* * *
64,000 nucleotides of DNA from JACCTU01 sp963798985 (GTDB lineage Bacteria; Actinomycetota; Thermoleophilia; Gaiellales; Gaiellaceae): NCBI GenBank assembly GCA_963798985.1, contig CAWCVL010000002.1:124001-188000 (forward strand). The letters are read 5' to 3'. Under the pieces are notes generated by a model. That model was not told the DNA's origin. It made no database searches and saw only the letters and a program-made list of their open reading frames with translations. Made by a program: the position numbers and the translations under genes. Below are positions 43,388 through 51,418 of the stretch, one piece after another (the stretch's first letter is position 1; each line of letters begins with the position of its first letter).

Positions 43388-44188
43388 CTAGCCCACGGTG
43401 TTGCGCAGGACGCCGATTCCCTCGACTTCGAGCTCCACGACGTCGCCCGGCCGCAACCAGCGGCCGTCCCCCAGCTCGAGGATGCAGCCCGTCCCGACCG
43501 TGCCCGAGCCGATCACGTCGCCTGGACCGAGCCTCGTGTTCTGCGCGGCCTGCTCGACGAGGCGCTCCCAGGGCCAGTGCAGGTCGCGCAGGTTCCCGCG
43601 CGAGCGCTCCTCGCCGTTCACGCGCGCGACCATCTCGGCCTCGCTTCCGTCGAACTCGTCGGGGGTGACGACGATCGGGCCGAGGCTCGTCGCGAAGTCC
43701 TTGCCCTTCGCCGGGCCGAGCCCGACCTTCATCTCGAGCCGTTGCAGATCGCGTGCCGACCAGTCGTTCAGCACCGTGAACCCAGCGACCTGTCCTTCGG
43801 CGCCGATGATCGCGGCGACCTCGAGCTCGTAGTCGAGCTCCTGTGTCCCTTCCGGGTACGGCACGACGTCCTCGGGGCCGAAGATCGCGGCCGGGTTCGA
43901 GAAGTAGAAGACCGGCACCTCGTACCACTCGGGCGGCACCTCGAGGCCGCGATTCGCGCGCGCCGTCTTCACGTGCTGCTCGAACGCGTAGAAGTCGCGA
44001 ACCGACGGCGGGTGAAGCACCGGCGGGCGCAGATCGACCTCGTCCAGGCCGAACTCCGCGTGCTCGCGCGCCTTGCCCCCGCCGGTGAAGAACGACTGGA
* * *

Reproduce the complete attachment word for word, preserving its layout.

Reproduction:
64,000 nucleotides of DNA from JACCTU01 sp963798985 (GTDB lineage Bacteria; Actinomycetota; Thermoleophilia; Gaiellales; Gaiellaceae): NCBI GenBank assembly GCA_963798985.1, contig CAWCVL010000002.1:124001-188000 (forward strand). The letters are read 5' to 3'. Under the pieces are notes generated by a model. That model was not told the DNA's origin. It made no database searches and saw only the letters and a program-made list of their open reading frames with translations. Made by a program: the position numbers and the translations under genes. Below are positions 43,388 through 51,418 of the stretch, one piece after another (the stretch's first letter is position 1; each line of letters begins with the position of its first letter).

Positions 43388-44188
43388 CTAGCCCACGGTG
43401 TTGCGCAGGACGCCGATTCCCTCGACTTCGAGCTCCACGACGTCGCCCGGCCGCAACCAGCGGCCGTCCCCCAGCTCGAGGATGCAGCCCGTCCCGACCG
43501 TGCCCGAGCCGATCACGTCGCCTGGACCGAGCCTCGTGTTCTGCGCGGCCTGCTCGACGAGGCGCTCCCAGGGCCAGTGCAGGTCGCGCAGGTTCCCGCG
43601 CGAGCGCTCCTCGCCGTTCACGCGCGCGACCATCTCGGCCTCGCTTCCGTCGAACTCGTCGGGGGTGACGACGATCGGGCCGAGGCTCGTCGCGAAGTCC
43701 TTGCCCTTCGCCGGGCCGAGCCCGACCTTCATCTCGAGCCGTTGCAGATCGCGTGCCGACCAGTCGTTCAGCACCGTGAACCCAGCGACCTGTCCTTCGG
43801 CGCCGATGATCGCGGCGACCTCGAGCTCGTAGTCGAGCTCCTGTGTCCCTTCCGGGTACGGCACGACGTCCTCGGGGCCGAAGATCGCGGCCGGGTTCGA
43901 GAAGTAGAAGACCGGCACCTCGTACCACTCGGGCGGCACCTCGAGGCCGCGATTCGCGCGCGCCGTCTTCACGTGCTGCTCGAACGCGTAGAAGTCGCGA
44001 ACCGACGGCGGGTGAAGCACCGGCGGGCGCAGATCGACCTCGTCCAGGCCGAACTCCGCGTGCTCGCGCGCCTTGCCCCCGCCGGTGAAGAACGACTGGA